03/27/2014 11:16 am ET Updated May 27, 2014

In the Fight for Gender Equity in the Labor Market, There is No "Other"

As the 58th session of the Commission on the Status of Women (CSW) comes to a close at the United Nations, member states, UN organizations, and NGOs have spent the last two weeks assessing the issues and challenges women face all over the world.

Economic development and access to fair and decent work has been an overarching theme at this year's CSW. While the focus often falls on the struggles of women in the developing world, it's easy to forget about the gender equality challenges that remain here in the United States. In his most recent State of the Union address, President Obama compared the current American labor market to an episode of Mad Men. Though the remark may be viewed as sardonic, what we may not realize is that a Mad Men reference was rather complimentary in light of America's truly precarious gender equality situation.

It is easy, and far more comfortable, to assume that gender inequality is something with which "other" countries must grapple. Yet, comparing the reality of what it's like to be a working woman in the United States with the situations of women in places as far away, and fabled, as Fiji and Papua New Guinea illustrates how women everywhere face obstacles to true economic freedom and equality. In reality, an American female in the workforce may have just as much in common with a Fijian garment worker as she does with Don Draper's secretary.

For example, like Papua New Guinea, the U.S. does not grant workers a right to a paid maternity leave. In Papua New Guinea, public-sector workers are entitled to 12 weeks of maternity leave, six of which are paid. Private-sector workers also have a right to 12 weeks of leave, but it is unpaid. When the 12 weeks have expired, so has a woman's job protection.

In the United States, the Family and Medical Leave Act (FMLA) nominally affords public and private sector working mothers 12 weeks of unpaid leave. But the Act doesn't cover all working mothers: the employee must have worked for the employer for a sufficiently lengthy and regular time, and private-sector employers must have at least 50 employees. While the FMLA was a victory for women at the time, it simply didn't go far enough.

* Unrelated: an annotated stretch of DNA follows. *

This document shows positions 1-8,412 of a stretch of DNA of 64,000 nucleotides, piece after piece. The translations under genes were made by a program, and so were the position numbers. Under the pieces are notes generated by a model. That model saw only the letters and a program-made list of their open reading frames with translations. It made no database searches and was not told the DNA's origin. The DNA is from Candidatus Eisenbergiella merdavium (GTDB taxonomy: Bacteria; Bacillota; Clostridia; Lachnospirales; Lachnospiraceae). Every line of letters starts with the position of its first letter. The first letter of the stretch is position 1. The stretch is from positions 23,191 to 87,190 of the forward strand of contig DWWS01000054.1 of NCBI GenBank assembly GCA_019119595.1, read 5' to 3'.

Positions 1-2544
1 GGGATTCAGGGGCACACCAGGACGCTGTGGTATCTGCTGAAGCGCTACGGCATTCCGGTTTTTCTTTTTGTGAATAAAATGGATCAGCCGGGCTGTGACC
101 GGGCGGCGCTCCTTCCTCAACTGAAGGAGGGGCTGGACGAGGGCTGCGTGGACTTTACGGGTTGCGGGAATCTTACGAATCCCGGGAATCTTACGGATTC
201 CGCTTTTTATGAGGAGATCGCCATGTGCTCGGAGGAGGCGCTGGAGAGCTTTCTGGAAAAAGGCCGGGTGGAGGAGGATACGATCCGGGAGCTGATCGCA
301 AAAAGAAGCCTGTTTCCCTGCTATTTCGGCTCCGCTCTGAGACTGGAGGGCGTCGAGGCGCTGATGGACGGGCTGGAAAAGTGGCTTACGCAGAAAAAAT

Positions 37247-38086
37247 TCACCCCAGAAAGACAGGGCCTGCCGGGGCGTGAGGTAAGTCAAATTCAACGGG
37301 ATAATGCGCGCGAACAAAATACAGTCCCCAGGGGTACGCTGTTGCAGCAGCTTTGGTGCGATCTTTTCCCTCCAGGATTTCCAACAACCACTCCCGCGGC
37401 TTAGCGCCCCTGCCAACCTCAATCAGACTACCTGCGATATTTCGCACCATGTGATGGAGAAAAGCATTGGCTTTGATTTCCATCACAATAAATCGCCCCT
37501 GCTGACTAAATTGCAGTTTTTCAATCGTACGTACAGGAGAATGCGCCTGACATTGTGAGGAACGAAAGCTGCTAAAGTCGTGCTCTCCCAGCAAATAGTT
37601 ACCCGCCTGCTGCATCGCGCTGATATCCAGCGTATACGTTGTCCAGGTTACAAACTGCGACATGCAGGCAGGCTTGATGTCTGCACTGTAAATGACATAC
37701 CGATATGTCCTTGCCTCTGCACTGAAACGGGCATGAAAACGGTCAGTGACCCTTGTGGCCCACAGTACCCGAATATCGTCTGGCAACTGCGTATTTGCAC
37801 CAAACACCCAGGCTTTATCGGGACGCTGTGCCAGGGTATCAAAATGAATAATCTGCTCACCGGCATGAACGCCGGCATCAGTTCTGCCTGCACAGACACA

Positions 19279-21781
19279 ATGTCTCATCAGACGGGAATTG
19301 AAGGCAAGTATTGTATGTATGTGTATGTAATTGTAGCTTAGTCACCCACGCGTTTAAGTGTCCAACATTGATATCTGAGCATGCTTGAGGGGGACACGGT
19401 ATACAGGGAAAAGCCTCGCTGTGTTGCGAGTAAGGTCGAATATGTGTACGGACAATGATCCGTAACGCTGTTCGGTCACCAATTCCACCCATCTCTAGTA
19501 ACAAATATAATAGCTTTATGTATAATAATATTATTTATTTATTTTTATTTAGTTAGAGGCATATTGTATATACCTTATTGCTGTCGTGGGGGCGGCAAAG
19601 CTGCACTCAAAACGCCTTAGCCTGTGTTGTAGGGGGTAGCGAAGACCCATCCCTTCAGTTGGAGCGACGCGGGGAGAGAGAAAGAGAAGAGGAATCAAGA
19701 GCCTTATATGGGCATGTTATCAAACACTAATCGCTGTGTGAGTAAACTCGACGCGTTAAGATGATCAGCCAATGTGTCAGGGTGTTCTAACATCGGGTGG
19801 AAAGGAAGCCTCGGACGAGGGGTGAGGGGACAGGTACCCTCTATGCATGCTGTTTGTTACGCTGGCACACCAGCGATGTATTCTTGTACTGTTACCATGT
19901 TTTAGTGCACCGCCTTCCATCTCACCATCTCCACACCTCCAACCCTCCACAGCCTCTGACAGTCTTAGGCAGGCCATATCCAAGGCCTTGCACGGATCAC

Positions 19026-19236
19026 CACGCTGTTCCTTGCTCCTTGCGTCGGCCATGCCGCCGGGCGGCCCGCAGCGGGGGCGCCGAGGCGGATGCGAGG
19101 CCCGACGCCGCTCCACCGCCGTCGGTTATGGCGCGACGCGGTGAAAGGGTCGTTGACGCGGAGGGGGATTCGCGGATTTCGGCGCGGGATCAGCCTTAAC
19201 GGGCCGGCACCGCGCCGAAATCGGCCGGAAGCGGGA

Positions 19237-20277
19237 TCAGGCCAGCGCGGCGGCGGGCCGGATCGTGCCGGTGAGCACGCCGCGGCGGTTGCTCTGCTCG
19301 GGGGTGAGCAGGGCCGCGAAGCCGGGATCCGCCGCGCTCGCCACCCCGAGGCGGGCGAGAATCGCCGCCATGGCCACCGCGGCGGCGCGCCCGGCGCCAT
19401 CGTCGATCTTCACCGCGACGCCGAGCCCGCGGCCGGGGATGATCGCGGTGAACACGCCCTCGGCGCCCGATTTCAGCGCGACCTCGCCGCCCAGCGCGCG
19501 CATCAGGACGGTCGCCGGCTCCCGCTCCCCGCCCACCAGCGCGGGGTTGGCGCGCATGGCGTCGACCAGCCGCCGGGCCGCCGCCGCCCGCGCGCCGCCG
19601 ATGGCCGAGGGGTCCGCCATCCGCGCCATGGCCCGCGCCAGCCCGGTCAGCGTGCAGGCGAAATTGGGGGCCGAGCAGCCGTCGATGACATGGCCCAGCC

It isn't always the laws that are the problem but the fact that they are subverted by more subtle discrimination. For example, Samoan women frequently have difficulties accessing credit or loans to purchase property or finance businesses. Deeply embedded stereotypes about "traditional" gender roles from those within lending institutions lead to assumptions about whether women can understand finances.

These trust issues are also looming in America. A recent study found that merely changing the gender connotation of the name of the "CEO" on otherwise identical resumes led potential investors to make drastically different decisions. Due to latent biases, investors were significantly more likely to favor firms run by males. However, though women more frequently must use their own personal funds for start-up costs, American women have been creating new businesses at a greater rate than men.

Moreover, when female entrepreneurs do create new firms, their leadership skills create results. Recent scholarship from Harvard University found that females scored higher than males on 12 of the 16 competencies required for effective leadership.

Nevertheless, latent biases still inhibit female entrepreneurs' opportunities to raise capital. And women's financial problems don't stop with periodic attempts to access credit; women also face an intimidating and debilitating "wage gap" with respect to their salaries -- the stream of money meant to help them maintain a dignified livelihood.

Advocates of the Equal Pay Day campaign at the CSW announced that, on average, women around the world earn 22 percent less than their male counterparts. Recent data suggests that some countries have a pay gap that is slowly withering away. Tuvuluan women make approximately 91 cents to the man's dollar.

On the other hand, while the pay gap in America is shrinking, American women still make only about 77 cents to the man's dollar. That is, if you're White. If you are African American, the number drops to 64 cents. If you're a Latina? 55 cents.

These numbers are unconscionable. And they have dire implications. Leaving aside micro-level issues arising from women being economically dependent on men, wage gaps threaten large-scale economic stability. When such a significant portion of the population lays dormant, national economic growth is stunted. Unleashing this productive potential would work to combat poverty on global scale.

In honor of the CSW, we need to look in the mirror. And then we need to have serious conversations about it, no primetime dramas needed.